Comments on Chapter 2, “It’s All About Perspectives: The AQAL Model”
By Sam Mickey
Chapter 2 gets us further into the AQAL model: the all-quadrant, all-level framework that we started exploring last week. The AQAL model was developed by Wilber in the 1990s, and E-H&Z follow Wilber very closely, maybe even too closely (perhaps “slavishly,” following Adrian’s comment last week). Before elaborating on the specifics of the AQAL framework (pronounced ah-qwul), E-H&Z discuss the “perspectivalism” that is “[c]entral to this framework” (48).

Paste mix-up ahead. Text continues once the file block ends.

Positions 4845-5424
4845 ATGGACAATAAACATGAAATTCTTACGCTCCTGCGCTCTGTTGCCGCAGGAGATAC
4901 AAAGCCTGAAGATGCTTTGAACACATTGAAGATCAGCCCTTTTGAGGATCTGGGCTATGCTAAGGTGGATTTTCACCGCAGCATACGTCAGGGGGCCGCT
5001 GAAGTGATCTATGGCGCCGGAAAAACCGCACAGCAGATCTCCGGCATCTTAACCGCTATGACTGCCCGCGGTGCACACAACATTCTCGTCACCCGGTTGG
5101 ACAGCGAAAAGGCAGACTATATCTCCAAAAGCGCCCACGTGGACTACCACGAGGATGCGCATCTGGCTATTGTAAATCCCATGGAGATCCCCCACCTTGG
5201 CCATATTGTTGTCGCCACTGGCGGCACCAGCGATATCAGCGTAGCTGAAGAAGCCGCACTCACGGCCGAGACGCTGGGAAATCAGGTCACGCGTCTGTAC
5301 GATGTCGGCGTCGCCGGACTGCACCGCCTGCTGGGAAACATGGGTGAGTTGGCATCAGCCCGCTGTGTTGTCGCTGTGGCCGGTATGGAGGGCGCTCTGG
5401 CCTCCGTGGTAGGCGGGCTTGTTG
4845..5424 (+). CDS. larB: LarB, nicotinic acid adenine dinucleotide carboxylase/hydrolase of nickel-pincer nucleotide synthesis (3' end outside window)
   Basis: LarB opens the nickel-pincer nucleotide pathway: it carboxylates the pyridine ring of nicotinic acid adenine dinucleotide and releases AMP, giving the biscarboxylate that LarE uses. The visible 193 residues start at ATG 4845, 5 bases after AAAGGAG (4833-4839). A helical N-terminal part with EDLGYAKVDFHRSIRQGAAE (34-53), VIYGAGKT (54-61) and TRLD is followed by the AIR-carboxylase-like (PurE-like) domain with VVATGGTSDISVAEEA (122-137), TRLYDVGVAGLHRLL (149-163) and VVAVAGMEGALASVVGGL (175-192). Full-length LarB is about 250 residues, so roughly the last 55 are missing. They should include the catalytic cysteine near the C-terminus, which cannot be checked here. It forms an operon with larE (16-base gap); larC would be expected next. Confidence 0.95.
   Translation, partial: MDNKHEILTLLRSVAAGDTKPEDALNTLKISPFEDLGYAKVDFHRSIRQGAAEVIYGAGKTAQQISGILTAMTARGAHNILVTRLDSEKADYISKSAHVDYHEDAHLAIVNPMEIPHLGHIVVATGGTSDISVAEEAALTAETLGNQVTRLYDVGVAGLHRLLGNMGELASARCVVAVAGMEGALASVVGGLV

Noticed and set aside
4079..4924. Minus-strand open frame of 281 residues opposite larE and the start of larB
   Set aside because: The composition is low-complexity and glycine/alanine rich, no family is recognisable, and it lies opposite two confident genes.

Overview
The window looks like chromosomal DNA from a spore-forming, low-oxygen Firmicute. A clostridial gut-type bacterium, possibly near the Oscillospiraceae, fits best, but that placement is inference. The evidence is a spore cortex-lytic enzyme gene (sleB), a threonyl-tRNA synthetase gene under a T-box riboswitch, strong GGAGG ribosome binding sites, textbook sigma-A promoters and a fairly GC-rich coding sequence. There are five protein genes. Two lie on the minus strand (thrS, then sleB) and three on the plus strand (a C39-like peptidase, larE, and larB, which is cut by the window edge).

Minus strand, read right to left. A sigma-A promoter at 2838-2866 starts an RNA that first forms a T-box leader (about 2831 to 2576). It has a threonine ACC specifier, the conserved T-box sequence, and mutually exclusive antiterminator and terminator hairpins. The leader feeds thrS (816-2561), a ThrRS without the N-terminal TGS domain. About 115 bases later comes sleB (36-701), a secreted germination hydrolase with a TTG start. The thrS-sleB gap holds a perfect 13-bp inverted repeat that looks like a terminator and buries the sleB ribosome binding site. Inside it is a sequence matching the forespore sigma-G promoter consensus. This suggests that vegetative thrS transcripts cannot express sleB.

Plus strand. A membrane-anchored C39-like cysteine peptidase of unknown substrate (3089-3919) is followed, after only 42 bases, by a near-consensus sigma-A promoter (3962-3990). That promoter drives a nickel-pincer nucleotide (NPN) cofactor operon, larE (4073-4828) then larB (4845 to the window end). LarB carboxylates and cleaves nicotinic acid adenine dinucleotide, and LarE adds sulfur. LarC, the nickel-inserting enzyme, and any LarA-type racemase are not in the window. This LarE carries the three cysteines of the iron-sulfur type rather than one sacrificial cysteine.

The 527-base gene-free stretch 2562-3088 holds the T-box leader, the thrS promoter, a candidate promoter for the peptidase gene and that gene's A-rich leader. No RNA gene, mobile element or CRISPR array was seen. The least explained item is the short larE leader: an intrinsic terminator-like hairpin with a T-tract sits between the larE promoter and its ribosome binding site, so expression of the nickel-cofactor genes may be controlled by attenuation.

Perspectivalism involves post-disciplinarity. E-H&Z mention that, while their aim to “organize and integrate many different perspectives” shares some commonalities with interdisciplinary and transdisciplinary research, the Integral approach is actually “postdisciplinary” insofar as it can be used in contexts that are disciplinary, multidisciplinary, interdisciplinary, and transdisciplinary (47). Post-disciplinary is synonymous with meta-disciplinary, as they mention in a footnote (557n5). Are they drawing too precise of distinctions here with this proliferation of prefixes? Or maybe not precise enough? That is a question I have for Integral Theory in general. I appreciate all of the distinctions, but I feel like they always slip into too much precision (e.g., distinguishing between inter-, meta-, multi-, post-, and meta-) and not enough precision (giving short shrift to Romanticism and postmodernism). Reading Integral Theory, I’m often reminded of Aristotle (Ethics, 1094b) saying that an educated person is one who adheres to the clarity of what they study, treating objects of study with the precision those objects call for, not less precision, and not more.